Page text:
The successful end to his college career had NFL scouts buzzing. Front-office executives loved Wilson’s arm strength, accuracy and knowledge of the game. But they hated his height. If he would have been three inches taller, he would have easily been a first-round pick.
Teams were concerned that Wilson would have a tough time finding throwing lanes in the pocket. His naysayers didn’t get him down. The future NFL star continued to hone his craft and outwork the competition.
At the NFL Scouting Combine, he ran the 40-yard dash in 4.55 seconds, he mastered the 3-cone drill in 6.97 seconds and his 20-yard shuttle time was outstanding at 4.09 seconds. No quarterback outperformed Wilson in those three drills.
His exceptional performance had his stock on the rise, yet scouts still had the blinders on when it came to his height. It’s hard to blame them. Quarterbacks under 6’0” haven’t had the same type of success as tall quarterbacks. Players like Doug Flutie and Drew Brees have been nothing more than exceptions to the rule in year's past.
Wilson knew he would face an uphill battle to become a starter in the NFL. In fact, his whole football career leading up to the draft was an uphill battle. Still, the only thing Wilson needed and wanted was a shot to prove himself.
He got that shot when Seattle selected him with the 75th pick in the 2012 NFL draft. When head coach Pete Carroll and general manager John Schneider first met Wilson, they both liked what they saw. According to Marc Sessler of NFL.com, Schneider was so hot for Wilson that he wanted to select him in the second round.
Schneider's fondness for the rookie quarterback helped put Wilson in contention for the starting quarterback job. Carroll and Schneider decided that an open quarterback competition was the right thing to do, even if Matt Flynn had just signed a three-year, $26 million deal.
Wilson’s rise to the top of the depth chart didn’t take long during training camp. After every preseason game, he inched closer and closer. Then, on Aug. 26, 2012, Carroll bucked conventional wisdom and named the rookie quarterback the Week 1 starter.
Here’s what Carroll told ESPN after he made the announcement:
He is so prepared. He doesn't seem like a first-year player. He seems like he's been around. He gets it, he understands and he is a tremendous leader in that way.
He doesn't do anything but the right thing in all of his work and his preparation and his competitiveness has been demonstrated again. He expects to be good and he expects to be successful and he expects to make plays.
Carroll was right. Wilson was so prepared. He didn’t act like a first-year player. Once he hit his groove midway through the season, the Seahawks were unstoppable. Over the course of the final eight games, Seattle had the second-best offense in the NFL, and Wilson had thrown 16 touchdown passes to two interceptions.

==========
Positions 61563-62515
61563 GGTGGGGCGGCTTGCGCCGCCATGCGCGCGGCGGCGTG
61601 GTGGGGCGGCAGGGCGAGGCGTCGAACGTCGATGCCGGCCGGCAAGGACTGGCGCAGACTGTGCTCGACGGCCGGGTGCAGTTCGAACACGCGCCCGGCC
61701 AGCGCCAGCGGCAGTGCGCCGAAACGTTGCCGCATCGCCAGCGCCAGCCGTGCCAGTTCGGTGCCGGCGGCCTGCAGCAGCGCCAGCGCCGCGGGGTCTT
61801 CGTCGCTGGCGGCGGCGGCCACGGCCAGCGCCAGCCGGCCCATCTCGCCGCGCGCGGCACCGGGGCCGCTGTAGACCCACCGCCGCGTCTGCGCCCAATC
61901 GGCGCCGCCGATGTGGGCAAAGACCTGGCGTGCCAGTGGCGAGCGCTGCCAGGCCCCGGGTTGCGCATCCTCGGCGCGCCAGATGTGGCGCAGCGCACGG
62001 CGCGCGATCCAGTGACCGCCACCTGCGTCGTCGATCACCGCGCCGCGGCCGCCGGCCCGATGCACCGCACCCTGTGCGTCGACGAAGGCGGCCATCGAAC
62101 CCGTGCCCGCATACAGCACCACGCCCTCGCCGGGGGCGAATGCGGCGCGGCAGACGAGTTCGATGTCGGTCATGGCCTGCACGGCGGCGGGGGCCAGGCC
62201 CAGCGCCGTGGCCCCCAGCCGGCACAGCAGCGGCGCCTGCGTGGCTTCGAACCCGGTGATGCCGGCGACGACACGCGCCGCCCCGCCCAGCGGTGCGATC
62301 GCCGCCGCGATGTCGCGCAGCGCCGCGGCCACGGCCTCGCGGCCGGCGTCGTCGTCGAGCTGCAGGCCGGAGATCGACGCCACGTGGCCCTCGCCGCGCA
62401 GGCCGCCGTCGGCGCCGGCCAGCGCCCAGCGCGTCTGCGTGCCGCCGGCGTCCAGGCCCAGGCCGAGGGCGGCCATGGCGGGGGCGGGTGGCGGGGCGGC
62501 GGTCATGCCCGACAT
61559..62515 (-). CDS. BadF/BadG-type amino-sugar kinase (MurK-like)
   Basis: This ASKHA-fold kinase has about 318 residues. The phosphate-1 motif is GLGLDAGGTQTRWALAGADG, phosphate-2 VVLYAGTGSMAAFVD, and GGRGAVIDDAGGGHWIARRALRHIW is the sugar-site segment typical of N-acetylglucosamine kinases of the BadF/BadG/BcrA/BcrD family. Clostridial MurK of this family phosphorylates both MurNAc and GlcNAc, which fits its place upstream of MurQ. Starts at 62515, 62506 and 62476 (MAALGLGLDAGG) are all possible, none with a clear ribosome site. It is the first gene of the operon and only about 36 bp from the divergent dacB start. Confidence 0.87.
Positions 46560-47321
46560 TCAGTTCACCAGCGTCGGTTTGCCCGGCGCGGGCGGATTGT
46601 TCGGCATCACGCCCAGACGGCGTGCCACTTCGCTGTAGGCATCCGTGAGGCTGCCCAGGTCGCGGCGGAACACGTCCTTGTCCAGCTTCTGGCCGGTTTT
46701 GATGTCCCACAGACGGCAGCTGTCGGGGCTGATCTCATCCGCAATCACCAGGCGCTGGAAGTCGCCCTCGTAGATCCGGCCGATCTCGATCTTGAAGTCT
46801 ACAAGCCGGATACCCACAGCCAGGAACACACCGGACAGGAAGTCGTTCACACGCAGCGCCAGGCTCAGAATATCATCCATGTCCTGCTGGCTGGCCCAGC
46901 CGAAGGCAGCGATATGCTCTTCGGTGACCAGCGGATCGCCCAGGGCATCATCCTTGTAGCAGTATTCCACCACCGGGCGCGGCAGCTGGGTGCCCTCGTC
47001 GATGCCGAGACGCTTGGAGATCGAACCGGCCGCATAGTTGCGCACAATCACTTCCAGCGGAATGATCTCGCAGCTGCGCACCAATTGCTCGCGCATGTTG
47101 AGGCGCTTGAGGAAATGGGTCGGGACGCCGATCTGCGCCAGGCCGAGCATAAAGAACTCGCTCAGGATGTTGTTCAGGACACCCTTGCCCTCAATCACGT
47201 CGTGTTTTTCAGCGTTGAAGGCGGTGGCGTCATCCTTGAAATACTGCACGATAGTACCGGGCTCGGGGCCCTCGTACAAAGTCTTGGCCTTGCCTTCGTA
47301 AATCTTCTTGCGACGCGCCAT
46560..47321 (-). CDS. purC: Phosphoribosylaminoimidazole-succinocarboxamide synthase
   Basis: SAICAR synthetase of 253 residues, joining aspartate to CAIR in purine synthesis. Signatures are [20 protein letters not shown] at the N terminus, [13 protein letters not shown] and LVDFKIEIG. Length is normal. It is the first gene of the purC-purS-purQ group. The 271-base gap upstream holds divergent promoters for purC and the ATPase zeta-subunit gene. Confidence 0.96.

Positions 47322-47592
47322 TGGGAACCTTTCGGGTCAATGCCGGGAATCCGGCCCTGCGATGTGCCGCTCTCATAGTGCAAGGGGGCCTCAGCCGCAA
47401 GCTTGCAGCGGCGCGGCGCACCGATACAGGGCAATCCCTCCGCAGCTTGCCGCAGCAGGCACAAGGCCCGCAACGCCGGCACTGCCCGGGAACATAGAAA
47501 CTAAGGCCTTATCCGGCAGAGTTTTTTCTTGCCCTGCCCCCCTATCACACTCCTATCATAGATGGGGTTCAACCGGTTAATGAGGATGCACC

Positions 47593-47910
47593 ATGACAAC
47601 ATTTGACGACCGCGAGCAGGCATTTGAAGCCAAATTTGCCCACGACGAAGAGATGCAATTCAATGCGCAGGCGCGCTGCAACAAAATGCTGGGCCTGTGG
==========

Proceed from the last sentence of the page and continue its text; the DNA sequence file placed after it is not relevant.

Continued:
Additionally, the team closed out the season with five straight victories. Wilson’s magical season wasn’t confined to the regular season; he picked up right where he left off in the playoffs.
After falling behind to the Washington Redskins 14-0, Wilson played turnover-free football and led five scoring drives while notching the fifth game-winning drive of his career. Seattle went on to win 24-14 over Robert Griffin III and Washington.
The Seahawks couldn't repeat in the next game against the Atlanta Falcons. Seattle fell behind for the second week in a row, and Atlanta capitalized on its mistakes, winning 30-28.
Wilson solidified himself as one of the top talents in the NFL at any position with his accomplishments on the field in 2012. He’s not OK with being good enough; he wants to be the best. The way he conducts himself and leads the team makes that blatantly obvious.
Sure, his rise to the top was remarkable, but he has spent his entire football career turning nonbelievers into believers. Seahawks fans should be grateful. Wilson is only 24 years of age, and he’s only going to get better.
Just ask Coach Carroll, per the team's website:
I think he’s going to really do well this year. He’s going to bust out and will benefit tremendously from his first year. It may be hard to imagine he’s going to get any better, but I think he’s going to get a lot better, being he was a first year starter, first time in the league.
If Wilson ends up being a lot better in 2013, the rest of the NFL should take cover. He will go from a top talent to the most talented player in the league.
Consider yourself warned.